Photobucket
(Top row: flying fish sashimi at the hotel; tonkatsu in Kagoshima; me on a really old JAL plane back to Tokyo [those are earphones!]. Bottom row: Kagoshima raspberry, white peach, ramune macarons; Kagohshima's volcanic ash in the rain; shirokuma ice in Kagoshima [sorry for how it's cut off in the picture but I don't feel like fixing it]
On our way back to Tokyo, we went through Kagoshima again, getting tonkatsu (deep-fried breaded pork) for lunch. We also stopped at a mall where we all shared a giant "shirakuma" shaved ice dish the area is known for. It's shaved ice doused with condensed milk, and with random fruits stuck on the sides. I also picked up some macaroons--ramune, white peach, and raspberry flavored--thinking it couldn't be better than the Pierre Hermes ones I had in Shibuya and possibly the Laduree ones I had at Haneda Airport. I WAS WRONG! Kagoshima delivered hard. Those were some of the best macaroons I've had.

On the flight home, the time passed quickly. Mai slept while Mitsutaka, Mordecai and I devised a plan for them to come to Chicago and New York/Long Island later this year, even picking out dates (which I can't remember, lol). We parted ways at Haneda; hopefully the next time we see them is stateside.

In Conclusion
The trip was as epic as this post. Ordinarily, I'm not big on The Natures, but lately I've been getting interested with the dog, the garden, and now with Yakushima's entirely different environment. I'm also amazed that with the right attitude--mostly one of respect--The Natures can heal and energize. Unfortunately, I'm having difficulty thinking of an equivalent place in the U.S.--there's the Grand Canyon, the stuff up northwest like Yellowstone, and there are the Everglades in Florida, but nothing is really mountainous, humid, and rainy like Yakushima. Maybe on the Hawaiian islands? Ooh, I'll go there. I'd love to return to Yakushima. When I told people in Japan that we were going to Yakushima to see the Jomonsugi, they expressed envy. Our seniors, let's call them (e.g., Mai and Mitsutaka's mom, my grandma, my mother) were under the impression that only hikers and the youthful could go to Yakushima, but I read about plenty of other low-key things to do: bus tours to different sites, including watching sea turtles lay their eggs (or was it that the eggs hatch?). Mordecai joked about bringing back an ancient tree branch for Mitsu, and it would be crazy to ever bring Mitsu to any part of Japan, let alone a remote island (to meet Coco?!). But perhaps a human Mitsu or human Carleton would be lots of fun to bring along in the far future.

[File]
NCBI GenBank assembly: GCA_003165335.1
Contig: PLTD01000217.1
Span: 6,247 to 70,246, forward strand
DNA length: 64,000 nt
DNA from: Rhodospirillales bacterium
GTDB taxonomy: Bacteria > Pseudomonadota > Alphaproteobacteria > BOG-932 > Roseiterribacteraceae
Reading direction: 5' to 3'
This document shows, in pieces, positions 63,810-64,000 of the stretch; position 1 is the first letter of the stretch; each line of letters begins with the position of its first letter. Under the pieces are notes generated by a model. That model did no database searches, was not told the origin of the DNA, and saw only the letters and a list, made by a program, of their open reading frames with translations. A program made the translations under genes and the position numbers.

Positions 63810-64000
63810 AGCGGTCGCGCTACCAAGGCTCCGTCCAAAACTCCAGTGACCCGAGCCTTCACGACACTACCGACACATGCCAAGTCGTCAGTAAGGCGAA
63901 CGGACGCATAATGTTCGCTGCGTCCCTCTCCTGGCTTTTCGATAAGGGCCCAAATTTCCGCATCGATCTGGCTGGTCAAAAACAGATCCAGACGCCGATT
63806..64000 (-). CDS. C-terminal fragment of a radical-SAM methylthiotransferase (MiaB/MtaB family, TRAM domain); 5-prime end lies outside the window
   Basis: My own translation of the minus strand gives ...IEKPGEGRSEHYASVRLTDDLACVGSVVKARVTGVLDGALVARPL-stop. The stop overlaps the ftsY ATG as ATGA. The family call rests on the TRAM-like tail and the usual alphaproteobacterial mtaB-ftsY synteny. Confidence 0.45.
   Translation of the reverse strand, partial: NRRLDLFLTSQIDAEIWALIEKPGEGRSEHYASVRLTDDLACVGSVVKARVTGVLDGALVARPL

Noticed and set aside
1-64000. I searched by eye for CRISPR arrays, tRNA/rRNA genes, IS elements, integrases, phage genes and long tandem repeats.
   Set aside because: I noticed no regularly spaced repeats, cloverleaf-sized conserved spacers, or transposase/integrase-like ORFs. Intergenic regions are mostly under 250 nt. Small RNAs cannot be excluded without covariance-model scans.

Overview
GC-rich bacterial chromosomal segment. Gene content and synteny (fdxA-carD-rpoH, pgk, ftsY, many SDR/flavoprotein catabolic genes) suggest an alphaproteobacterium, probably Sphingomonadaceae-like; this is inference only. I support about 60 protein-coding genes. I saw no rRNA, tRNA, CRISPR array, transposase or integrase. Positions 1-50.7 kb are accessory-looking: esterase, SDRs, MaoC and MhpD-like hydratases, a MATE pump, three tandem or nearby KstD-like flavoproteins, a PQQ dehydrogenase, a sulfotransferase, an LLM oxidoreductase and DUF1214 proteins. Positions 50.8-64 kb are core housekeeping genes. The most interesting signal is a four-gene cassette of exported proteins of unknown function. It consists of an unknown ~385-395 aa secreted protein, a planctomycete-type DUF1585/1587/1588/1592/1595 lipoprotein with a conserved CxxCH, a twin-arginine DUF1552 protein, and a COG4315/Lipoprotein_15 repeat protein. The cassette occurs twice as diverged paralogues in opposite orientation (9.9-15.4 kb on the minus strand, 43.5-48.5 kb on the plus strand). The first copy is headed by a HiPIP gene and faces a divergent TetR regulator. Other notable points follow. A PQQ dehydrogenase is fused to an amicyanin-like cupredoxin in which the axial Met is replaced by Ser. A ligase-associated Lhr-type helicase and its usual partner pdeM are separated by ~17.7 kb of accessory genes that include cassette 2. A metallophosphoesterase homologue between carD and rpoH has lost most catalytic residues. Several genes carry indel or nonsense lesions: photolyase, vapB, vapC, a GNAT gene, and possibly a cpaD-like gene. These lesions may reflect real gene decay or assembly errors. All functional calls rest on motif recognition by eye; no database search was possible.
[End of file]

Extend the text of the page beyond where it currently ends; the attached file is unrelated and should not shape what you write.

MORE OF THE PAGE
6 comments:

Jade said...

i read this yesterday on my phone, but couldn't imagine commenting on that tiny thing. this made me want to get out there in "the natures" and experience the healing properties mama earth has to offer. maybe it's cause we're getting older and want to get back to the roots of things? i dunno, man. glad you were well enough to travel to this place and experience it! also, is this where roxana used to live? kagoshima...sounds familiar.

Jenni said...

This is a great blog post!

kei said...

Jade: Yes, Kagoshima is where Roxana taught! I dunno if she was in the city or near it, but I do remember that she seemed pretty isolated. The natures is fun! You and Rajer should go on adventures!

Jenni: Thank you! Maybe we should visit the Everglades in Miami, but it can't interfere with the #1 priority of baseball!

Daniel Goldberg said...

Great post. I'm just like Mordecai in that I very much like to see more of Japan when I go, and Wife likes Tokyo. But with me that is perhaps a function of loving shinkansen. I think we're going in late November, and I have demanded a trip through the mountains to Kanazawa.

Everglades are vastly overrated (I mostly grew up in Miami). They are a wonder, but they're also extremely hot, buggy, and smelly. And there really are alligators everywhere. And now pythons too. But I'm not that big on The Natures, either.

kei said...

Daniel: Thanks for reading! I've never been to the other side of Honshu, the Sea of Japan side. Als, I've never been in November!

I remember that you're from Miami. Are you interested in the new stadium? We're trying to plan a trip there some time in the fall before the postseason starts to see it. The Everglades sounds like a challenge in their own right, just based on your description (which matches my image of it, wherever I got that from). But baseball is priority!

Daniel Goldberg said...

Well, now it looks like it's going to be over New Year's, which is not much of a sacrifice. I love Japanese New Year!

I love the Marlins, but am constitutionally opposed to public financing of sports stadia, so the bitterness may preclude a trip. My brother said it's beautiful, though.